Teachers are leaving their classrooms and heading home to prepare for the last day of classes.
One of the biggest challenges facing schools is staff shortages, with many teachers and principals being replaced by staff from the new apprenticeship scheme.
But some teachers have been forced to look to their children for inspiration and are putting together recipes.
One teacher from the Lincs, South Africa, said: “When I first started at the school I thought it was going to be a lot of work.
I thought I would be getting home at six in the morning and I would have to get dressed for school.
I was surprised to find that we had all been able to stay up all night to make some of our favourite cakes and desserts, so it was a good idea.”
The new apprenticeships offer an alternative to a traditional school day and are an excellent way to prepare children for a career in education.
A local bakery was one of the many bakeries that had been preparing and distributing food to the school, and said it had been overwhelmed by the demand.
“We have received so much interest in our cakes and cakes by-products, the cakes are really delicious and I can’t wait to put them on the shelves and put them in the oven,” said Jenny Loeser.
The Linc is located in the northern city of Nkandla, and is a small community.
The school has a capacity of about 100 students, but the majority of the students live at home.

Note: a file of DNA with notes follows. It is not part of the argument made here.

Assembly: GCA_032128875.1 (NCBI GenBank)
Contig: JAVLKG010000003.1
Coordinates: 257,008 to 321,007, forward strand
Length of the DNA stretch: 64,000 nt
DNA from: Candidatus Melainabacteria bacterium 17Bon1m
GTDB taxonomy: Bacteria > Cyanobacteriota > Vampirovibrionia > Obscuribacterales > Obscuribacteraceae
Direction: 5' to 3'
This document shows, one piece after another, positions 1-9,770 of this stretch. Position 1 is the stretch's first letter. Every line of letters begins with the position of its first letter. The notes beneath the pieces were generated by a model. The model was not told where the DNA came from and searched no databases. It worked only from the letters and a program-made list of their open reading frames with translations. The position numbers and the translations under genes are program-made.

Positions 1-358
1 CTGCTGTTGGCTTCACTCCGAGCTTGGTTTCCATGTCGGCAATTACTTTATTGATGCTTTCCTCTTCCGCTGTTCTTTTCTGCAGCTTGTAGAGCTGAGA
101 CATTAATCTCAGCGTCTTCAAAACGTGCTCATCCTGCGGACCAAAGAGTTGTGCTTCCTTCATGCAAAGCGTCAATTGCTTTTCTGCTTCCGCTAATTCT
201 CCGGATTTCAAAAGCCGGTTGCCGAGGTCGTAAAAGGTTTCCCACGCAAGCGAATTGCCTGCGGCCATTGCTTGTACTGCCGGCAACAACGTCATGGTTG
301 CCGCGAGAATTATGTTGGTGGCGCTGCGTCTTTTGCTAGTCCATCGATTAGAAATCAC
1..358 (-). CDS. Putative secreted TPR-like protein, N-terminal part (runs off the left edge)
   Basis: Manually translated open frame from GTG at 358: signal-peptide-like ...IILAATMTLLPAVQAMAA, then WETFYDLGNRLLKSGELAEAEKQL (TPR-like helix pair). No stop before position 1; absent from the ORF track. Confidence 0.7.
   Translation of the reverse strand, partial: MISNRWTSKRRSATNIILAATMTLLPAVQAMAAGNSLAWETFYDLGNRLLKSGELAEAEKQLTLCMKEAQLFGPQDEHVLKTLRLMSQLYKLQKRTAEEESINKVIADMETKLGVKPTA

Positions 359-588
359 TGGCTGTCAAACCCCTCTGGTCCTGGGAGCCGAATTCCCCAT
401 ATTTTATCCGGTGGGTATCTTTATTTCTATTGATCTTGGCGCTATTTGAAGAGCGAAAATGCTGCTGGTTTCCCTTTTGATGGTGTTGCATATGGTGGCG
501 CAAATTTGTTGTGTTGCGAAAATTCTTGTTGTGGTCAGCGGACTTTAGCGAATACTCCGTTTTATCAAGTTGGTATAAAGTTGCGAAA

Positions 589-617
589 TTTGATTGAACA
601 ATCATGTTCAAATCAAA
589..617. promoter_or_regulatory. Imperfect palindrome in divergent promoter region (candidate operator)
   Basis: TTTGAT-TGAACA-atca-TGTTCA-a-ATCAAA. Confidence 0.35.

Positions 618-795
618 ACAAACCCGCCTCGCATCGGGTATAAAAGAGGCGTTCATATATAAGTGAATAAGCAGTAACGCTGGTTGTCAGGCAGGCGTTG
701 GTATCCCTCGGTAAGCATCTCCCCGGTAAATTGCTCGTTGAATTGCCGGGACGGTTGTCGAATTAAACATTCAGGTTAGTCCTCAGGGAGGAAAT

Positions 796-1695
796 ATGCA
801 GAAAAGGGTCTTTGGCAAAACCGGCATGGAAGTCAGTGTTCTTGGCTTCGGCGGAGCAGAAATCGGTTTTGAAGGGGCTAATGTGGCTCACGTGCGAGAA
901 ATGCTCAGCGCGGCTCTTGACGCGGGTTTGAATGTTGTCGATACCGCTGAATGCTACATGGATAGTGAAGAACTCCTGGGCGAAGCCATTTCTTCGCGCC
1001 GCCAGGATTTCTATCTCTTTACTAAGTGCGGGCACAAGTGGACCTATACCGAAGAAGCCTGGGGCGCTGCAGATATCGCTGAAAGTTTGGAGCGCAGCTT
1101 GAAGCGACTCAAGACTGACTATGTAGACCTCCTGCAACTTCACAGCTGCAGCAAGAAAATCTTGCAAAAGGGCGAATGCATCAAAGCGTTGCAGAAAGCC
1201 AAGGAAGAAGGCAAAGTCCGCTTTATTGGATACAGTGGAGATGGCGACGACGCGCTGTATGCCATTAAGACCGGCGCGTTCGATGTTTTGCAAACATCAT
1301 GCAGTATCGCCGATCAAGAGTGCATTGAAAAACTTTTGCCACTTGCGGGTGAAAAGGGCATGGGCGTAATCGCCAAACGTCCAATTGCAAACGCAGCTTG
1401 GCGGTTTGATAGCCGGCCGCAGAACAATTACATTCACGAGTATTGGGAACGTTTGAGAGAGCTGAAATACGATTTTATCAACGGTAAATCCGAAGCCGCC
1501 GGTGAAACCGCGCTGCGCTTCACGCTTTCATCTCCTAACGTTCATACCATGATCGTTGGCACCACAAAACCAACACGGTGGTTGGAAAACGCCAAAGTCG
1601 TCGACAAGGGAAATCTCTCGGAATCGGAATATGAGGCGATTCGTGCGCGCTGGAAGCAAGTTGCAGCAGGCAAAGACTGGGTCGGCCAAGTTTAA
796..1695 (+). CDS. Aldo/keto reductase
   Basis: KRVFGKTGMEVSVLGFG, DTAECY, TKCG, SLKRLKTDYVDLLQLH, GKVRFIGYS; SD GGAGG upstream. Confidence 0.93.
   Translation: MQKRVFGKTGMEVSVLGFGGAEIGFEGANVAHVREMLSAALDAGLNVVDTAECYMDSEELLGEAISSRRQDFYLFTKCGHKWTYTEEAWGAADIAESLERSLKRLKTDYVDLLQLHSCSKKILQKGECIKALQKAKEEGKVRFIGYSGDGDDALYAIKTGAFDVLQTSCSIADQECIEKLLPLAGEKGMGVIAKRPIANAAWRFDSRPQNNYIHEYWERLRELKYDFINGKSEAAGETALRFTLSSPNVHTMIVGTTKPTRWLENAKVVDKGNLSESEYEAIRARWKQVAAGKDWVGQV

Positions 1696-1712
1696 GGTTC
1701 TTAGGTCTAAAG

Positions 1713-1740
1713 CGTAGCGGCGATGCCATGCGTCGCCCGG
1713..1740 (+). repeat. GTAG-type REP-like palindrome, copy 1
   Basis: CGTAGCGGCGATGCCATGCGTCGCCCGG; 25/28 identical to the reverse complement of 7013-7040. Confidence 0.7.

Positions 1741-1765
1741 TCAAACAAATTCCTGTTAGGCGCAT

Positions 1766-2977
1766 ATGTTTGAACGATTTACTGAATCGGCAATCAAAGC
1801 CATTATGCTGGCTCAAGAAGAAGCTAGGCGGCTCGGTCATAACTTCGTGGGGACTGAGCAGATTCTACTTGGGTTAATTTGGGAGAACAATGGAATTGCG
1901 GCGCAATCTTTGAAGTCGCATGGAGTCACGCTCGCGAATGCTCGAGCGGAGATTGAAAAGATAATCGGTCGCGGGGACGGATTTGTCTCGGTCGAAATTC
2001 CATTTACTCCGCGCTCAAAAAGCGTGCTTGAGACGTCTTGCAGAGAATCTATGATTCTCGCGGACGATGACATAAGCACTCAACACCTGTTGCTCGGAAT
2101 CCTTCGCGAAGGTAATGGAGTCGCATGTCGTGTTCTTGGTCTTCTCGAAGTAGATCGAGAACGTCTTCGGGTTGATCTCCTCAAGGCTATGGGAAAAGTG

In an interview with the BBC, teacher Mabel de Sousa said that in her previous job, there was a constant stream of visitors and children, who would often come into the classroom and try to teach the pupils a new thing.
“But this time we have more kids who have come here, and they don’t seem to come in for the purpose of teaching them.
They just come to get food, and I’ve had to adjust my work hours to accommodate them,” she said.
One local bakery has already received more than 30 orders of cakes.
“I have had some people come in and say they want to make a cake, they can’t find anything in the supermarket.
They have come in here and we are all making a cake,” she explained.
The bakery is now preparing some of the school’s best-loved cakes and pastries.
“It’s not only the children who are really enjoying the cakes, but also the adults as well.
It’s a real privilege to be able to create something so unique and unique that will not only be sold in the local markets but also sold in schools around the country,” she added.
This is the first in a series of reports about the changes that are taking place in South Africa.
We will be posting more as they happen.